The first season of the Southern League – 1940/41 – had not gone too well for Celtic as they finished 5th behind Rangers in first place.
Unfortunately, the following season started off in the worst possible way with trouble in the first Old Firm match of the campaign, at Ibrox on this day in 1941. Rangers were two-up just before the interval when Celtic were awarded a penalty for a violent push on Jimmy Delaney which sent him into the net. The referee ( Mr W Webb, Glasgow) pointed to the spot but he was immediately surrounded by protesting Rangers players. When order was restored, Frank Murphy missed the penalty, amid disturbances on the West Terracing, which continued into the second half.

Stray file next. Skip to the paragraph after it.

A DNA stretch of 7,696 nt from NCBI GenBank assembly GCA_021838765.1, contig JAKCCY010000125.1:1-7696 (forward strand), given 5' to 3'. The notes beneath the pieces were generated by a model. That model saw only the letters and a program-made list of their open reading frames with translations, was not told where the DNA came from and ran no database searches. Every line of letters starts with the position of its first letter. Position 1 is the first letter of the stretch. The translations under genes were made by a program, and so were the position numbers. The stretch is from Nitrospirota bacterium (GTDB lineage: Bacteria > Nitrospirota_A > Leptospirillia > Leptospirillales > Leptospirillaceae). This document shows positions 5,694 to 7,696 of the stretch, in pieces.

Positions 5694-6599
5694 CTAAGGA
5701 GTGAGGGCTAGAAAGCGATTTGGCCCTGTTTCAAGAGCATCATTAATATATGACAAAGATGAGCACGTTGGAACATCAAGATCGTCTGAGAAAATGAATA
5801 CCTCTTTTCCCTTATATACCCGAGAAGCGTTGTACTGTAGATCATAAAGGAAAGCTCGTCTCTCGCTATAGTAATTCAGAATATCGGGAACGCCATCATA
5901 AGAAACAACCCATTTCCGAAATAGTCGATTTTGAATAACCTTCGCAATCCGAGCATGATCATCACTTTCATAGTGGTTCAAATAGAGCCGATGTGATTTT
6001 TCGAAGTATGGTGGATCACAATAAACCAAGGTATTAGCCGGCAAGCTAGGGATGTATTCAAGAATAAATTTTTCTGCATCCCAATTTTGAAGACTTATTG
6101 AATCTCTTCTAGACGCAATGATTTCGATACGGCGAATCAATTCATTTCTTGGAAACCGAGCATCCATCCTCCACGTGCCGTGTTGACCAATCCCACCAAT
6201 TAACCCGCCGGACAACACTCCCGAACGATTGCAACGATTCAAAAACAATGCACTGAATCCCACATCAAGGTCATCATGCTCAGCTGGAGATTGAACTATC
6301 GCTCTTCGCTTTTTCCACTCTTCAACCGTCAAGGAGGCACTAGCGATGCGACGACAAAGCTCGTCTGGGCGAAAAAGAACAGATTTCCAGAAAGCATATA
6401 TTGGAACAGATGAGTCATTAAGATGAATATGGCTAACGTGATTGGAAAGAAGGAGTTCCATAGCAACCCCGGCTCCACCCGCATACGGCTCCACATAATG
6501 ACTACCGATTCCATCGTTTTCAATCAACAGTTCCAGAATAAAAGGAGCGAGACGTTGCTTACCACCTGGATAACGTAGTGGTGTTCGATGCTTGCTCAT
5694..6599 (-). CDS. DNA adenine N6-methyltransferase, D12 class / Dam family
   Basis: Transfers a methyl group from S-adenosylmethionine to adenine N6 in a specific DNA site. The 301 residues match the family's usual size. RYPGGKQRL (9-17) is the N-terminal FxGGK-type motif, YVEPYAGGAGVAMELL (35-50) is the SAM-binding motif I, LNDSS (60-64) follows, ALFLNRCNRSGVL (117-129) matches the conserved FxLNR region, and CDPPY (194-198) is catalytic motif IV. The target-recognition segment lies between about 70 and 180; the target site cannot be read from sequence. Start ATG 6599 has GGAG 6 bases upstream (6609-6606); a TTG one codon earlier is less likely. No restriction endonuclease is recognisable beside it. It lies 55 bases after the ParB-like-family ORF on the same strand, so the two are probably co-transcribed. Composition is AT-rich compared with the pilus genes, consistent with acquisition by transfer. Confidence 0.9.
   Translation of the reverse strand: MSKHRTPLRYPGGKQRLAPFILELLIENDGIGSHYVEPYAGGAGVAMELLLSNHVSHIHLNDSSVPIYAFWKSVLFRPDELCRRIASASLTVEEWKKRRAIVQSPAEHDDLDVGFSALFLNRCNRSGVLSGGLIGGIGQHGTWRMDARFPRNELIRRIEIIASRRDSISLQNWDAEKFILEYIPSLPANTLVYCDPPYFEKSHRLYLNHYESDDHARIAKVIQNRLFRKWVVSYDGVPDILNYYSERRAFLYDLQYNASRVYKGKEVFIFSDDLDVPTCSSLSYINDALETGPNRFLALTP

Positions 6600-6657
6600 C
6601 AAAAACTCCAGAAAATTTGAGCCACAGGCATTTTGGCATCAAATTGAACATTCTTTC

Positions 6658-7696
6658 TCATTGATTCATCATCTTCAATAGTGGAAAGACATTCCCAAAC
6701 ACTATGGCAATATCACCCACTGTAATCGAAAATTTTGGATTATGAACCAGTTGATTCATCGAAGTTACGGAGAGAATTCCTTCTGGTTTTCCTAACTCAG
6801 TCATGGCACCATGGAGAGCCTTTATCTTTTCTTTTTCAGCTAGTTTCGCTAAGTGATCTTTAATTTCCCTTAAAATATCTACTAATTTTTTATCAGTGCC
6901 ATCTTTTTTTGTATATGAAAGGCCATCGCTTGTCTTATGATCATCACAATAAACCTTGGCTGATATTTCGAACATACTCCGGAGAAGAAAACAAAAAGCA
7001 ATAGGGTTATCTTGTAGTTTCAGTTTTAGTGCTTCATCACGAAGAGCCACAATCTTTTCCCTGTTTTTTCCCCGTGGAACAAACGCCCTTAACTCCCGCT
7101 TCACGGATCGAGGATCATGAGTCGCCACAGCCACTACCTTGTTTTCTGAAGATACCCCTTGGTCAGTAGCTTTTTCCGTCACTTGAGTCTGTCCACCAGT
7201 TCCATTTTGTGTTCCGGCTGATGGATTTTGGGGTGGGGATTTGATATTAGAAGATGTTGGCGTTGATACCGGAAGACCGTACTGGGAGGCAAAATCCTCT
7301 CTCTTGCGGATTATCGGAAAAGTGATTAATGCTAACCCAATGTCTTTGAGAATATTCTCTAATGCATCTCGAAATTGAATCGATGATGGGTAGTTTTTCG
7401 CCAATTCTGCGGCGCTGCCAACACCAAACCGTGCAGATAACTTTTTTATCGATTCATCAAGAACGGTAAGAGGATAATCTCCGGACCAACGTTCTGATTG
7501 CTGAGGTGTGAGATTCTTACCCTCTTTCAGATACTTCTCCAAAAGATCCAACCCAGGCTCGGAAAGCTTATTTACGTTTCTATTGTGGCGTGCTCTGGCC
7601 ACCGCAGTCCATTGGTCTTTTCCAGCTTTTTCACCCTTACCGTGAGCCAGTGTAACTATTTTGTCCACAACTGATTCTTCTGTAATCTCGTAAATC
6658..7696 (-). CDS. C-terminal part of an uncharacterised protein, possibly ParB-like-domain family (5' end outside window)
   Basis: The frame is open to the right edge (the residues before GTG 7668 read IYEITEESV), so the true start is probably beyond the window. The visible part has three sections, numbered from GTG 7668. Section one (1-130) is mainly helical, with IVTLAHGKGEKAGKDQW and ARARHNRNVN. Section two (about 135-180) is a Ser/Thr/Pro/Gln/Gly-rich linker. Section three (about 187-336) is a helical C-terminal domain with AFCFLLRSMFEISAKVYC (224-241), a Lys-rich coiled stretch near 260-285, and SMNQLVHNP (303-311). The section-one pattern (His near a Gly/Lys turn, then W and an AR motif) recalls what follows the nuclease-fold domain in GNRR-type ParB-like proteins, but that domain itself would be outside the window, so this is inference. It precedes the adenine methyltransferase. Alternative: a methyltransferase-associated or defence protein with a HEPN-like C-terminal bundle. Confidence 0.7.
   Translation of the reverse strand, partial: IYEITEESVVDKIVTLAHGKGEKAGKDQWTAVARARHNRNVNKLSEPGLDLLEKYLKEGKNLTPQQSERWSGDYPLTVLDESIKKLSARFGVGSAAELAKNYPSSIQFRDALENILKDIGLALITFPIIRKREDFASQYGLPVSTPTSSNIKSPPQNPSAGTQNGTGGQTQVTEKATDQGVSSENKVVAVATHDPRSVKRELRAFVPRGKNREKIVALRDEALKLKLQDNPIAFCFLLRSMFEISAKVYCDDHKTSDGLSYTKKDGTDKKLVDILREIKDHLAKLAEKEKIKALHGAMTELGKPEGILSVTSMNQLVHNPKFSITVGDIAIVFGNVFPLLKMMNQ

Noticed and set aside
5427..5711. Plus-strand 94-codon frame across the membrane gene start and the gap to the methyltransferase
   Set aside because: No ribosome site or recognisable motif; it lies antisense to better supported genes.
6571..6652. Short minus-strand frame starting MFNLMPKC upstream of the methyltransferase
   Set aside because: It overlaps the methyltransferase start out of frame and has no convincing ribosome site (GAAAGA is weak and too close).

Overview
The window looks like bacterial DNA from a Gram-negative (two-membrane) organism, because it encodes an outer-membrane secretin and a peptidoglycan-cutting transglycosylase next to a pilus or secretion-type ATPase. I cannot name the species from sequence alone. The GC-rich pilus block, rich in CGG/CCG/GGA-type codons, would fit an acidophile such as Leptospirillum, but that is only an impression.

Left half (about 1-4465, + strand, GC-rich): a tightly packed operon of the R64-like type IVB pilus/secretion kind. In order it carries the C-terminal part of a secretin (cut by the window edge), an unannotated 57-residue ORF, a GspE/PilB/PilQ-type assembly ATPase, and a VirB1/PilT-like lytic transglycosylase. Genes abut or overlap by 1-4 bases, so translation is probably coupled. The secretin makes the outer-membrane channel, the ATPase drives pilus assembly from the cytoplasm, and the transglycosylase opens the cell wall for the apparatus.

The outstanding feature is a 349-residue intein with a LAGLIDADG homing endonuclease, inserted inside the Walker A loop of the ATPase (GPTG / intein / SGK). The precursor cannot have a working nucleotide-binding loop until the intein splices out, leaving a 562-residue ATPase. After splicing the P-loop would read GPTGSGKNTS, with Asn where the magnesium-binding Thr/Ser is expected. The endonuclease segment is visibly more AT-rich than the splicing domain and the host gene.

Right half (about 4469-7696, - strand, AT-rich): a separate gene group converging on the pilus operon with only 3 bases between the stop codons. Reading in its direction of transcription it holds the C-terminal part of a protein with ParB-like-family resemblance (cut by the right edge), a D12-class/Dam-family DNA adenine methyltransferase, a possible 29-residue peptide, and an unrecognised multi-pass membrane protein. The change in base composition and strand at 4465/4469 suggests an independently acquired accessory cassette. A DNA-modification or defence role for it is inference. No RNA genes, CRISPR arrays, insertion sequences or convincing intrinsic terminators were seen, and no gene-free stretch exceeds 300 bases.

This led the SFA, on 17th December, to close Celtic Park for one month. Celtic felt hard done by, as the match had been held at Ibrox, but newspapers pointed out that the idea of clubs being responsible for the conduct of their fans had been noted and agreed at a meeting back in 1922 between the SFA ( President ; Tom White, Celtic) and the Scottish League (President; Willie Maley, Celtic). These incidents had occurred on the West Terracing or ‘Celtic End’ at Ibrox and by the dictates of the 1922 meeting, a ban seemed reasonable. Rangers, in fact, were also rapped for the dissent of their players.